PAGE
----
(Beyond Pesticides, August 23, 2016) “Fundamentally anti-consumer,” said U.S. Senator Richard Blumenthal (D-CT) of the new genetic engineered (GE) labeling bill signed into law by President Obama late last month. Senator Blumenthal’s frustration with the new legislation and its preemption of state-level laws such as Vermont and Connecticut’s led the Senator to announce he will be introducing a bill next session to repeal the divisive law.
After years of state-level ballot initiatives in California, Oregon, Washington State, and Colorado, which were defeated after the chemical industry poured millions of dollars into ad buys that played on consumer fears of higher prices at the check-out line, Maine and Connecticut took a stand for consumer’s right to know. While their legislation required trigger clauses to go into effect, Vermont’s was passed shortly after without such a clause, and withstood a legal challenge from the multinational food and chemical industry. Vermont’s law propelled industry to move its efforts to Congress, and the state’s legislation actually went into effect on July 1, 2016, as industry was still working to garner the necessary votes for its new DARK deal.
Pushed forward by Senators Debbie Stabenow (D-MI) and Pat Roberts (R-KS), the new law has been characterized by its supporters as a compromise, and stronger than the original legislation, the Biotechnology Food Labeling and Uniformity Act (S.2621), which was dubbed the Deny Americans the Right to Know (DARK) Act. However, the law as written does little to get consumers out of the DARK on whether the food in their grocery and convenience stores contains GE ingredients. The bill permits labels to be conveyed through a range of options that will not warn consumers — quick response (QR) codes, 800 numbers, websites and on-package labeling. This approach leaves low-income Americans at a disadvantage in receiving this information, as QR code labels require the use of a smartphone to read. Allowing food companies to decide how to label all but ensures they will work to misinform the public about their products; we have already seen big food links to websites that extol the safety of GE foods.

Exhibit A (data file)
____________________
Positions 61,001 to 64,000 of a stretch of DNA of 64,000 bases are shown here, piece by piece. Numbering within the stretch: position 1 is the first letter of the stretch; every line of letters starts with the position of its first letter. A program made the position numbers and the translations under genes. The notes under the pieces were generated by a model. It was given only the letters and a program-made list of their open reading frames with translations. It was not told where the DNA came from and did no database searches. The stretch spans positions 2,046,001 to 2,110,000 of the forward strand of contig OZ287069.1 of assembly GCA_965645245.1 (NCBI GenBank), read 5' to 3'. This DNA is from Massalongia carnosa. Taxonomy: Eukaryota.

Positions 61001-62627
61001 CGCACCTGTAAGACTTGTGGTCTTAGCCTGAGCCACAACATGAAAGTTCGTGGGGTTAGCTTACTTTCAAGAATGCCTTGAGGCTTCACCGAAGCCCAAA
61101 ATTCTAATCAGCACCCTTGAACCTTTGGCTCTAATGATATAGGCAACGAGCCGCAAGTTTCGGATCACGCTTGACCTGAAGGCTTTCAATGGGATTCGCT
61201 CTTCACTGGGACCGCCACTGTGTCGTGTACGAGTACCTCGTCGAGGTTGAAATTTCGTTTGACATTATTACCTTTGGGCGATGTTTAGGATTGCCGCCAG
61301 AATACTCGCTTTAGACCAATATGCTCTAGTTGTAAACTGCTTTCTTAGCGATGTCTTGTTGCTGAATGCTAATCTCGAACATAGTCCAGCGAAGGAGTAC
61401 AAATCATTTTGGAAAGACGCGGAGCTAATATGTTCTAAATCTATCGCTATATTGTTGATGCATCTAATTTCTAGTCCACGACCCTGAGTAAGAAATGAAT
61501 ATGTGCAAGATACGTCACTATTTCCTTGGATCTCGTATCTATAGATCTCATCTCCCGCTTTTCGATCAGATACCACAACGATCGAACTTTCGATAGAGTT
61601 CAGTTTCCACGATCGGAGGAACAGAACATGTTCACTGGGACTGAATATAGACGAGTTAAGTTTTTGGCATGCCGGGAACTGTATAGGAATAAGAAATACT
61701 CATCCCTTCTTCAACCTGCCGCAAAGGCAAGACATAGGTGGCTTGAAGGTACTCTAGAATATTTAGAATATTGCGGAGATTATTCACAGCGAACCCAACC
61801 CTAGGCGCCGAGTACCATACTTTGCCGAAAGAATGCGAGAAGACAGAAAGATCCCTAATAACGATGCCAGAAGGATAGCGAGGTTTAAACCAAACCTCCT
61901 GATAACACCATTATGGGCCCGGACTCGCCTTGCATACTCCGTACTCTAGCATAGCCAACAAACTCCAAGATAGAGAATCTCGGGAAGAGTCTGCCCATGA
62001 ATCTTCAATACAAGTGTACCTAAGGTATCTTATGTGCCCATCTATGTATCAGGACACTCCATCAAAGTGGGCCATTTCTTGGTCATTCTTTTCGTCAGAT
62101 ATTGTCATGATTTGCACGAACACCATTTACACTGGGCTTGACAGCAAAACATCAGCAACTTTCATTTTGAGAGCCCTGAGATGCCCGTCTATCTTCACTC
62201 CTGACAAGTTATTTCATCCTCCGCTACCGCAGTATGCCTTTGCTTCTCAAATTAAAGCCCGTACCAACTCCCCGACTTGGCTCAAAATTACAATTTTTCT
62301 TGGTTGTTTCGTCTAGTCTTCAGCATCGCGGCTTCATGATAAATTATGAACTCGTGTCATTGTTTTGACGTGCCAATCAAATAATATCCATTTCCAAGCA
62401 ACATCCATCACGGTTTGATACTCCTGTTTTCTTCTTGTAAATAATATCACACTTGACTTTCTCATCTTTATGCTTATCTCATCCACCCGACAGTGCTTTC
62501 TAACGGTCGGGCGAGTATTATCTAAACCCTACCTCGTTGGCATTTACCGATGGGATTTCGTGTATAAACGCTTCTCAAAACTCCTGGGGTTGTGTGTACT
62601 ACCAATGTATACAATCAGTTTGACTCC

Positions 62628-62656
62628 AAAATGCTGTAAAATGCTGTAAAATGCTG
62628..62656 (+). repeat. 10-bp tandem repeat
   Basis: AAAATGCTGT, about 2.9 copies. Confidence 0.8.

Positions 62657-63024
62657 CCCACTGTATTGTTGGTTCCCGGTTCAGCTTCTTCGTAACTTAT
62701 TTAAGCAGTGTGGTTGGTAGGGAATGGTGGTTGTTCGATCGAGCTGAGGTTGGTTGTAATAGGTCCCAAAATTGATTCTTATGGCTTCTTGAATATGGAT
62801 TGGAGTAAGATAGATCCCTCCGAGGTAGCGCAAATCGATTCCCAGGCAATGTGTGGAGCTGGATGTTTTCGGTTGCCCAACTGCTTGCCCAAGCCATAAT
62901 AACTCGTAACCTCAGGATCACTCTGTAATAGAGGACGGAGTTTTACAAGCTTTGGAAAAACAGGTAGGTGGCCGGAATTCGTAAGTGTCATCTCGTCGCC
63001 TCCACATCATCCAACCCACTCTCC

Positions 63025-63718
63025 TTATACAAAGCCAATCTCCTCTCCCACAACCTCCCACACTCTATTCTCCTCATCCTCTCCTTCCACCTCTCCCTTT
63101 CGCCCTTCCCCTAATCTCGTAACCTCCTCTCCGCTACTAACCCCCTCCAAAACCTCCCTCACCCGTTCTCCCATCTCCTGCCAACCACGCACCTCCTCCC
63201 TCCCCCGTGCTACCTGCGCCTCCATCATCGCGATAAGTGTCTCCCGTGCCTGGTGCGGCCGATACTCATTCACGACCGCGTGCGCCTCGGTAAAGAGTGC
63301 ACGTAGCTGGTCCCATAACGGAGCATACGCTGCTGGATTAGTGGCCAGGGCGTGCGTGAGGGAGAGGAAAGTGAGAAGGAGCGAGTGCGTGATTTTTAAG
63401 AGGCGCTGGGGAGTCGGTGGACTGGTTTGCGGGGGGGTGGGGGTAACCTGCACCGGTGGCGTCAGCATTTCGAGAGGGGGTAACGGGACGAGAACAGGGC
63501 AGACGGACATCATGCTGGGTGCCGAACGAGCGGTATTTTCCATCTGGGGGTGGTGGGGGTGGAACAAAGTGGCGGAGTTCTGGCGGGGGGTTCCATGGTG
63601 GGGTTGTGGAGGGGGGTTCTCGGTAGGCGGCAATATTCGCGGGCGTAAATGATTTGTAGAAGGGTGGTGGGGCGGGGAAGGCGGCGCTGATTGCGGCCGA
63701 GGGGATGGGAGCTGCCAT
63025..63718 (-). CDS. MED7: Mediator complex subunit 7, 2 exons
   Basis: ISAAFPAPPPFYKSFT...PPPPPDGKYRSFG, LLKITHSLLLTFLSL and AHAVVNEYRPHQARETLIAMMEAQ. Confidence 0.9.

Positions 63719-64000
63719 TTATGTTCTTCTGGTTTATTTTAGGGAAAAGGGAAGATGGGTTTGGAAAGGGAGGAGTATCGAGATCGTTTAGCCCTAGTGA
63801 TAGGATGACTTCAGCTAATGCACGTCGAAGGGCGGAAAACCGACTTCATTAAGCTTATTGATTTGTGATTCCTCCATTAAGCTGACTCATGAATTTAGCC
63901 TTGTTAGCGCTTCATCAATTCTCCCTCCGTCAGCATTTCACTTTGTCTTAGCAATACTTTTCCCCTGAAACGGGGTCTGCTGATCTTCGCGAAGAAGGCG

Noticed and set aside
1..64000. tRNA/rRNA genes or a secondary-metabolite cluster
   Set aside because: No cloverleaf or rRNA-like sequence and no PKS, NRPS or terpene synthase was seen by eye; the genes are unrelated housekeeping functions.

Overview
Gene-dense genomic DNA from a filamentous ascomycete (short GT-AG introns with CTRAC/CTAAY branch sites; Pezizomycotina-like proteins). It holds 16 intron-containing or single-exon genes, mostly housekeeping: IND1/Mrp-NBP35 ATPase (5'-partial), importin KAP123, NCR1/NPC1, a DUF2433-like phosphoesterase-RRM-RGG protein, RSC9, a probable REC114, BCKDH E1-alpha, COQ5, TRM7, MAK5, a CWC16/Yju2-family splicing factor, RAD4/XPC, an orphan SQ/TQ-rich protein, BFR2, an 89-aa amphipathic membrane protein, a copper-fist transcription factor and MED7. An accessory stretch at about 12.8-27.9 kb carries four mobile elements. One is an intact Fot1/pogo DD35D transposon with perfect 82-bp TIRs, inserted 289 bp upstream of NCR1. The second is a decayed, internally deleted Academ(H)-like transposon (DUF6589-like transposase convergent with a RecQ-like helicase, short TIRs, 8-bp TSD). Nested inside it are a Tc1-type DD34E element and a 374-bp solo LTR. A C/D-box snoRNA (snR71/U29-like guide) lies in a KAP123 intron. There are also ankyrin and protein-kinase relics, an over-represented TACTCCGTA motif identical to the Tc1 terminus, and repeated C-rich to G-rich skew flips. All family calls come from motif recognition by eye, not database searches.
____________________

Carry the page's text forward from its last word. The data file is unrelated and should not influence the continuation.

“As a consumer and a dad, I want to know what my family is eating,” said Senator Blumenthal to the Hartford Courant. “Websites, phone numbers and barcodes – nearly impossible to access while standing in a grocery aisle with a child – create cumbersome hurdles for consumers and fall far short of providing families what they need to make educated and informed choices about what they want to put on their dinner table.”
Further, the bill includes no mandatory standards for manufacturers. Instead, it preempts Vermont’s stronger, compulsory labeling law through a voluntary process that will likely be determined by the next President’s Secretary of Agriculture. The U.S. Department of Agriculture, a big supporter of genetically engineered food production, will have two years to develop the standard, during which time it will assess the question of equitable access to the disclosure of ingredients.
Leading up to the Senate vote on the DARK compromise between Senators Stabenow and Roberts, Senator Blumenthal introduced amendments that would have preserved state laws like Connecticut and Vermont’s, and allowed additional states to pass laws that reflect the will of their citizens. “Because, at the end of the day, it should be up to consumers whether they choose to purchase food containing GMOs not food giants or big business,” said Senator Blumenthal in a Press Release.
Despite favorable public opinion to labeling GE foods, repeal legislation is likely to encounter strong headwinds in Congress. Senator Blumenthal is anticipating that new members of the Senate elected this November will be willing to revisit the issue, according to CT Mirror. “Consumers can vote with their feet and their pocketbook even if their elected representatives are not voting as they would like,” he told CT Mirror. “Every survey of public opinion shows that the American people want this information.”
While the latest developments are a set-back for pro-labeling efforts, consumers can indeed follow Senator Blumenthal’s suggestion and vote for their right to know at the ballot box and the check-out line. Check whether your Representative or Senator voted for the DARK deal (disregard the title of the bill to reauthorize National Sea Grant Colleges — the legislation was amended onto an older bill), and consider their decision when you head to the ballot box in November. In the supermarket, vote with your food dollars by purchasing organic foods whenever possible. Even with GE labeling, the answer to the presence of GE ingredients is not to switch to a product that is only non-GE. While those products do not contain genetically modified ingredients, they may still be grown with toxic pesticides and sewage sludge, or irradiated before purchase. Only by buying certified organic products can you be certain that your food was grown in a way that is healthy for you, and safer for the planet.
For more information on GE labeling and the dangers associated with GE agriculture, see Beyond Pesticides program page. And for the details on how certified organic is the right choice for your family and the environment, see our webpage on Why Organic.
All unattributed positions and opinions in this piece are those of Beyond Pesticides.